Upon the hill, Egtved

Upon the hill, Egtved
Upon the hill, Egtved

Thursday, December 27, 2007

A December Afternoon - Emily Dickinson





There’s a certain slant of light,
On winter afternoons,
That oppresses, like the weight
Of cathedral tunes.

Heavenly hurt it gives us;
We can find no scar,
But internal difference
Where the meanings are.

None may teach it anything,
’T is the seal, despair,
—An imperial affliction
Sent us of the air.

When it comes, the landscape listens,
Shadows hold their breath;
When it goes, ’t is like the distance
On the look of death.

Emily Dickinson

photo: grethe bachmann

Mindeparken/ Memorial Park in Århus in December 2007

Still with Autumn Colours


Mindeparken, still green and with rests of autumn shades.

Marselisborg Slot, queen Margrethe and her family's holiday and Christmas residence.


Beech hedges by the entrance to the big circular memorial monument for Danish soldiers killed in World War I.


A view to Århus Bay.

Fine red hip berries for the birds.
A birch tree's black pieces of lace upon a blue sky.

The 'Water Carrier' is in summer almost covered in vigorous long branches from the big willow tree. Maybe she longs for summer right now.
photo decbr: grethe bachmann, Mindeparken, Århus

Wednesday, December 19, 2007

Mars and Moon in December 2007





Mars now appears brightest in our sky until 2016. Mars will be closest to Earth on December 18, but you can see the red planet at its brightest throughout December. Look for the full moon near Mars on December 23.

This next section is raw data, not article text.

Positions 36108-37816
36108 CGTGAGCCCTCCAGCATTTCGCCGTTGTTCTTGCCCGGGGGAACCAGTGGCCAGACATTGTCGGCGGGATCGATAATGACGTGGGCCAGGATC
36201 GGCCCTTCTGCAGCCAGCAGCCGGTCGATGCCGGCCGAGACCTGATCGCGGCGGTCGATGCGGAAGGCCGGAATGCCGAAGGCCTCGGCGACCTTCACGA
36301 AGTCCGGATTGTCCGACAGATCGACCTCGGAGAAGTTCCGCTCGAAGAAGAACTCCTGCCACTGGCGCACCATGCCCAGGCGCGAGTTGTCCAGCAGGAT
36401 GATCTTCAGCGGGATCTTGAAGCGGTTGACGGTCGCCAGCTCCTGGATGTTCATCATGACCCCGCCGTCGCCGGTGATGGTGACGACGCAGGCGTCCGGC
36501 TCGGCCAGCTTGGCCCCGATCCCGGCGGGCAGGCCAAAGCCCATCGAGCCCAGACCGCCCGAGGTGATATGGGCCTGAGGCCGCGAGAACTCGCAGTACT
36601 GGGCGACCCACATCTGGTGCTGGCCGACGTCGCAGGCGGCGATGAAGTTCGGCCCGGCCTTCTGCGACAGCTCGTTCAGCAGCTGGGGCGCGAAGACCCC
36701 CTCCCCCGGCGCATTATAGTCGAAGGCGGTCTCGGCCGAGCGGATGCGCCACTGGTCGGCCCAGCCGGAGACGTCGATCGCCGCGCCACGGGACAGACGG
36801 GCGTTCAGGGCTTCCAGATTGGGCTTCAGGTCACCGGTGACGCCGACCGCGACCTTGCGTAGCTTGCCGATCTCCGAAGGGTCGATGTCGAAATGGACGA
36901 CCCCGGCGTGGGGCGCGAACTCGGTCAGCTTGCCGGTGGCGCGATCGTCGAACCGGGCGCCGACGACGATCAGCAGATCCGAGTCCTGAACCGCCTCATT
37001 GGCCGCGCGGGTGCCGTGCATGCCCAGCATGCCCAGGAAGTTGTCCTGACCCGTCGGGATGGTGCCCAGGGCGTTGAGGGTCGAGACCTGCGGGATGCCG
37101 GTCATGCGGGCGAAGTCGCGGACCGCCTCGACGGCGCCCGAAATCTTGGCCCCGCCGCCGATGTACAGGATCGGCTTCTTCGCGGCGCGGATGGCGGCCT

photo 2007: gb

Thursday, December 06, 2007

December 2007 - Robert Fuller Murray





That's no December sky
Surely 'tis June
Holds now her state on high
Queen of the noon.
Only the tree-tops bare
Crowning the hill
Clear-cut in perfect air,
Warn us that still
Winter, the aged chief,
Mighty in power,
Exiles the tender leaf,
Exiles the flower.

Robert Fuller Murray (1864-1894) A December Day

photo December: grethe bachmann

Poskær Stenhus, Mols, East Jutland

Stone Age




Poskær Stenhus
In the hilly landscape at Mols in East Jutland lies the dolmen 'Poskær Stenhus', one of the prettiest and most wellknown dolmens in Denmark. It was built in Stone Age about 3.300 years ago and was probably a common burial and cult place for the settlements of the area.
'Poskær Stenhus' is Denmark's largest circular dolmen. The hexagon burial chamber consists of five big supporting stones. The entrance points to the East and the burial chamber is surrounded by 23 (once 24) big granite boulders in a circle.
Investigations showed that the cover stone is a socalled 'twin stone', the half part of a huge enormous granite boulder, brought to Denmark by the ice during the last Ice Age about 15.000 years ago. The other half is placed in the dolmen 'Grovlegaardsdyssen' about 2 km north east of Poskær Stenhus.